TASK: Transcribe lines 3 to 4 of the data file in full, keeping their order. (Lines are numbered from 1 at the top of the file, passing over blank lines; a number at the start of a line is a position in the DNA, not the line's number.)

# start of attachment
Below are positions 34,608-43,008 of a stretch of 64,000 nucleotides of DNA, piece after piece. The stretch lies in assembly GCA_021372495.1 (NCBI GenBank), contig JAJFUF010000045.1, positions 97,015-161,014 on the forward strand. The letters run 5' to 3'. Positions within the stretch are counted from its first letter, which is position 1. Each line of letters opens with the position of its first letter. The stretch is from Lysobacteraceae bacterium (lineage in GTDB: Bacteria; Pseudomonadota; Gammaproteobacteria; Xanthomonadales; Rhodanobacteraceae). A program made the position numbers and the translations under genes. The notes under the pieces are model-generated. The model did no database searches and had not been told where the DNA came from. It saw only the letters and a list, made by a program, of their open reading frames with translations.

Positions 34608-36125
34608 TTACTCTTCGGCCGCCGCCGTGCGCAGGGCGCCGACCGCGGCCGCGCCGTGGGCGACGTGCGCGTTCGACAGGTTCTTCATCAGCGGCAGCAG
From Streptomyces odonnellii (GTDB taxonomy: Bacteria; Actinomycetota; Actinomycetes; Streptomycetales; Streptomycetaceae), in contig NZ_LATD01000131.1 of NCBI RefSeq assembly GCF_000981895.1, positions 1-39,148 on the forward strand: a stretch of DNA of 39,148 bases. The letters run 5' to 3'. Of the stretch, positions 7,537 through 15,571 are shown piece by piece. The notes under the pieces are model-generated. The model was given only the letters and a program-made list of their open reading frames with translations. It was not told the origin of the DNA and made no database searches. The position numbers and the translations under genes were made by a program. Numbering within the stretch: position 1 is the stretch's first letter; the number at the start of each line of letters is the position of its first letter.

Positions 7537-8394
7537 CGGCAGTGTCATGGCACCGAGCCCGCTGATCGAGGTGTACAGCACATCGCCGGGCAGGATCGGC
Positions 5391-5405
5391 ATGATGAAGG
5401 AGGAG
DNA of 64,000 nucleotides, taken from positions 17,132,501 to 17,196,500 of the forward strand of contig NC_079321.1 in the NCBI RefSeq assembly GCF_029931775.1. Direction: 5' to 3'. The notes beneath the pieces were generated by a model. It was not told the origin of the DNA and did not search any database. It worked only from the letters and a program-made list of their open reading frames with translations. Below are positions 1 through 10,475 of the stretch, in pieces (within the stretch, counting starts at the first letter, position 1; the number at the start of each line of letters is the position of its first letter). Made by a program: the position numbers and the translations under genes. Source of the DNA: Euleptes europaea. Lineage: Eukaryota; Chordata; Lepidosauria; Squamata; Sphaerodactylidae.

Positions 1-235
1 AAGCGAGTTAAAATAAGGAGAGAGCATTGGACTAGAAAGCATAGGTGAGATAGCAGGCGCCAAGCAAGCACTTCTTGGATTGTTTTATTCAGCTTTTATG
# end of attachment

34608 TTACTCTTCGGCCGCCGCCGTGCGCAGGGCGCCGACCGCGGCCGCGCCGTGGGCGACGTGCGCGTTCGACAGGTTCTTCATCAGCGGCAGCAG
From Streptomyces odonnellii (GTDB taxonomy: Bacteria; Actinomycetota; Actinomycetes; Streptomycetales; Streptomycetaceae), in contig NZ_LATD01000131.1 of NCBI RefSeq assembly GCF_000981895.1, positions 1-39,148 on the forward strand: a stretch of DNA of 39,148 bases. The letters run 5' to 3'. Of the stretch, positions 7,537 through 15,571 are shown piece by piece. The notes under the pieces are model-generated. The model was given only the letters and a program-made list of their open reading frames with translations. It was not told the origin of the DNA and made no database searches. The position numbers and the translations under genes were made by a program. Numbering within the stretch: position 1 is the stretch's first letter; the number at the start of each line of letters is the position of its first letter.